Tuesday, 29 May 2018

HAL seeks private partner to build Dhruv copters for civilian market

Thirty Dhruv helicopters built by HAL await collection by army and IAF, having been built ahead of time

By Ajai Shukla
(HAL) Bengaluru
Business Standard, 28th May 18

Hindustan Aeronautics (HAL) is readying a civilian version of its successful, twin-engine Dhruv Advanced Light Helicopter (ALH), hoping to grab a market for 300-500 civilian helicopters over the next 10 years, identified by consultants Frost & Sullivan. 

Top HAL executives say that, by March 2019, its latest Mark III version of the Dhruv would be certified by the Directorate General of Civil Aviation (DGCA), clearing its use by central and state governments, hospitals, corporates and even private individuals.

“One of our key thrust areas this year was getting the Dhruv Mark III certified for civilian use by the DGCA. The Mark I is already certified, and clearing the Mark III requires certifying seven major changes to that configuration,” said HAL Chairman T Suvarna Raju.

With HAL’s helicopter complex in Bengaluru already working to capacity in building 72 Dhruv Mark III helicopters contracted by the army, navy and coast guard last October, HAL has floated an expression of interest (EoI), inviting the private sector to build the civilian Dhruv, with technology supplied by HAL.

Business Standard learns that the EoI has received 10 responses from private firms, including the Adani Group and Reliance. HAL is currently shortlisting eligible bidders, based on capability and capacity. Then, a winner will be selected based on commercial bidding. 

HAL has welcomed the National Civil Aviation Policy of 2016 (NCAP-2016), which seeks to provide impetus to helicopter operations. Measures in the NCAP-2016 include allowing helicopters to fly from point-to-point without prior air traffic clearance in airspace below 5,000 feet in areas other than controlled airspace.

“NCAP-2016 has charged the DGCA with formulating a new helicopter policy, which I expect will boost the sector. When that happens, we will be ready with a fully certified civilian helicopter and a private sector production plant,” said Raju.

To also enable the Dhruv to compete in the international civilian helicopter market, HAL initiated a certification request four years ago with the European Aviation Safety Agency (EASA). HAL officials say EASA is at the final stages of granting certification for the civilian Dhruv.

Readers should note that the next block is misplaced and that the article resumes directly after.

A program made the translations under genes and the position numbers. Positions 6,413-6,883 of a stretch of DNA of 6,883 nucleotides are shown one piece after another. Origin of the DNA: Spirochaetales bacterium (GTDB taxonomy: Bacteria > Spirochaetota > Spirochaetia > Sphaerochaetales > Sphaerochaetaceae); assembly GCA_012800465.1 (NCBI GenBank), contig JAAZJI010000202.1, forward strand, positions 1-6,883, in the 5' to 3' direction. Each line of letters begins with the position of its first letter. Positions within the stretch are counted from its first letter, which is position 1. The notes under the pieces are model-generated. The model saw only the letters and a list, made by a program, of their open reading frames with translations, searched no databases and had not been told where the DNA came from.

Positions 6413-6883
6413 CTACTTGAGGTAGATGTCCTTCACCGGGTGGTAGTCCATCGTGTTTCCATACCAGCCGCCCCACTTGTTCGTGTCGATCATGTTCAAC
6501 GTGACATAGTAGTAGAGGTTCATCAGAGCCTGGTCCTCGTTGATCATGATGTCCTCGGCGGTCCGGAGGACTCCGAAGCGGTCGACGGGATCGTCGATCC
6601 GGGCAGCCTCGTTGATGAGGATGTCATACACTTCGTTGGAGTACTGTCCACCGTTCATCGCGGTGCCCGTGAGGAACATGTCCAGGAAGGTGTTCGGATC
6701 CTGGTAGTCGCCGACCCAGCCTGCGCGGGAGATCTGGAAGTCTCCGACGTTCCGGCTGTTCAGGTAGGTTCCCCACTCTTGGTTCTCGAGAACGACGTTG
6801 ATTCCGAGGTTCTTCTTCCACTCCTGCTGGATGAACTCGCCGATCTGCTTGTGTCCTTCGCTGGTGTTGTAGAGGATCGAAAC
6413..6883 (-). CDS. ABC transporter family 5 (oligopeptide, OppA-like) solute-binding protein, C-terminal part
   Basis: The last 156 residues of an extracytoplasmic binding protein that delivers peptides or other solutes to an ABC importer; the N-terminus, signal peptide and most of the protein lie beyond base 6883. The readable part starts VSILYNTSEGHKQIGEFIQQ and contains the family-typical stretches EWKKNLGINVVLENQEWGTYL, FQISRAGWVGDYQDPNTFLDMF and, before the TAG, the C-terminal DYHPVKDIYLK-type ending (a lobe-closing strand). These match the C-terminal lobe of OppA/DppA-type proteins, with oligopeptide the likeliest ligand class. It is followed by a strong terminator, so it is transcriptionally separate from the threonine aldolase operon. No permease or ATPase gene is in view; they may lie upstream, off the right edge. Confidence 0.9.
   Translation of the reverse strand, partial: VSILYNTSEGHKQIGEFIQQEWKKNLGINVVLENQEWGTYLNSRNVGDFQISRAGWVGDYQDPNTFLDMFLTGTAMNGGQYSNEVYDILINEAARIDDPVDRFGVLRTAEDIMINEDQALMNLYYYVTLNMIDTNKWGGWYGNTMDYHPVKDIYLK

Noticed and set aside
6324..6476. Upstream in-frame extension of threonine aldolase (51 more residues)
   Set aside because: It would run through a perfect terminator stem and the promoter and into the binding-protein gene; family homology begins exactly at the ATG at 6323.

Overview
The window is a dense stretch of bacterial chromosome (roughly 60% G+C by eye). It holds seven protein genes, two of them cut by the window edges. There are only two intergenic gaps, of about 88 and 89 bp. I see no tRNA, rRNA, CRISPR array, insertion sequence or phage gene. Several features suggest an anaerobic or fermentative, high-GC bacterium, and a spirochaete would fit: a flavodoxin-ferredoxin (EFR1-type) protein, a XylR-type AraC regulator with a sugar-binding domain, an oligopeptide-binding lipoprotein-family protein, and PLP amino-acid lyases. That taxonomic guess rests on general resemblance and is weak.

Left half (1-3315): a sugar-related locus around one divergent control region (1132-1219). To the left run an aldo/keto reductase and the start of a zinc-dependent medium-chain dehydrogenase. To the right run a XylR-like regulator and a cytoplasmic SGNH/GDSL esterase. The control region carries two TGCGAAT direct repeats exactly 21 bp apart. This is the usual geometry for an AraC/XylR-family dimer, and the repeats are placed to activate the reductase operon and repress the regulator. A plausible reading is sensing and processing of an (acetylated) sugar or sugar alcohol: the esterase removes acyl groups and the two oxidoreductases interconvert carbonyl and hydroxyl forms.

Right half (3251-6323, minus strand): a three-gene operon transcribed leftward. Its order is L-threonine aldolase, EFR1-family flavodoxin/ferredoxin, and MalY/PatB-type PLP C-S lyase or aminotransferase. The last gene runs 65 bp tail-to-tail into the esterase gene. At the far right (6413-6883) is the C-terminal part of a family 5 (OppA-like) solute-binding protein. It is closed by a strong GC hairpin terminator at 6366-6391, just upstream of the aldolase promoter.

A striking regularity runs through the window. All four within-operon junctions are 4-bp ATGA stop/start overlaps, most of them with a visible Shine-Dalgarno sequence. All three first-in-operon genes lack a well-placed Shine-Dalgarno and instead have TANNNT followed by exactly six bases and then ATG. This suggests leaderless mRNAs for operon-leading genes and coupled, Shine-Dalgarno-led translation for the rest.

However, HAL’s international fortunes could be adversely affected by its bad experience with Ecuador. Of the seven Dhruvs sold to that country, four crashed and the remaining three are grounded. While the Indian Air Force flies the same helicopter far more safely and successfully, aerospace experts say that the Dhruv has suffered in international perceptions.

Even so, HAL has achieved far greater success with helicopters than with fixed wing aircraft. Belying its reputation for delays, HAL has built 159 Dhruv ALHs, contracted in 2007, ahead of their schedule delivery in 2019.

The last 30 Dhruvs from this batch stand parked on the HAL tarmac in Bengaluru, ready for delivery. However, army and air force units are holding off collection until their personnel and infrastructure are ready.

Besides the current order for 72 more Dhruvs, HAL is also readying for building two other helicopters that it has developed. The army and IAF have ordered 15 Light Combat Helicopters, and are likely to follow up with a much heftier order when ‘final operational certification’ is granted later this year.

In addition, HAL is to build replacements for close to 400 obsolescent Cheetahs and Chetak helicopters that are still in military service. A joint venture between Russian Helicopters and HAL will build 197 Kamov-226T helicopters; and HAL will also build another 187 Light Utility Helicopters, which it has designed and developed.

The initial Dhruv ALH, called the Mark I, was powered by Safran TM 333-2B2 engines and had a conventional analogue cockpit. The Mark II version that followed had digital cockpit instrumentation. Major improvements came in the Mark III, with the Shakti engine, which was specially optimised for high-altitude operations. The Mark III also has an all-glass cockpit, electro-optic sensors, an electronic warfare suite, and flare and chaff dispensers.

Finally, as a precursor to the LCH, the Dhruv Mark IV was developed, which is an armed version of the Mark III. Dubbed the Rudra, this is armed – like the LCH –with anti-tank and air-to-air missiles, air-to-surface rockets and a 30-millimetre cannon.

3 comments:

Anonymous said...

However, HAL’s international fortunes could be adversely affected by its bad experience with Ecuador. Of the seven Dhruvs sold to that country, four crashed and the remaining three are grounded.
Not necessarily. Ecuador is not a country that would be impervious to pressure from other nations with robust rotary wing aircraft capabilities (Hint Hint: USofA). The IAF's track record of operating Dhruvs will stand in good stead. I'd expect nations like Vietnam to be more interested in our defence products; as long as the IAF can demonstrate they are worthy investments.

Anonymous said...

Crooked company. Created and inventory of 30 helicopters, locked up cash. Now will add interest cost and bill to IA/IAF.
The LCA production is barely crawling when that's what's needed.

student said...

It cannot be better than this, 30 ready machines before time! Where are the naysayers now? You need to have confidence in your industry and country despite any failures, we have instead funded other countries, saved their boats and let our capacity suffer. One does not burn their own homes to light up others houses. this is what we did. time our public and institutions and most importantly our forces focus more on whats built at home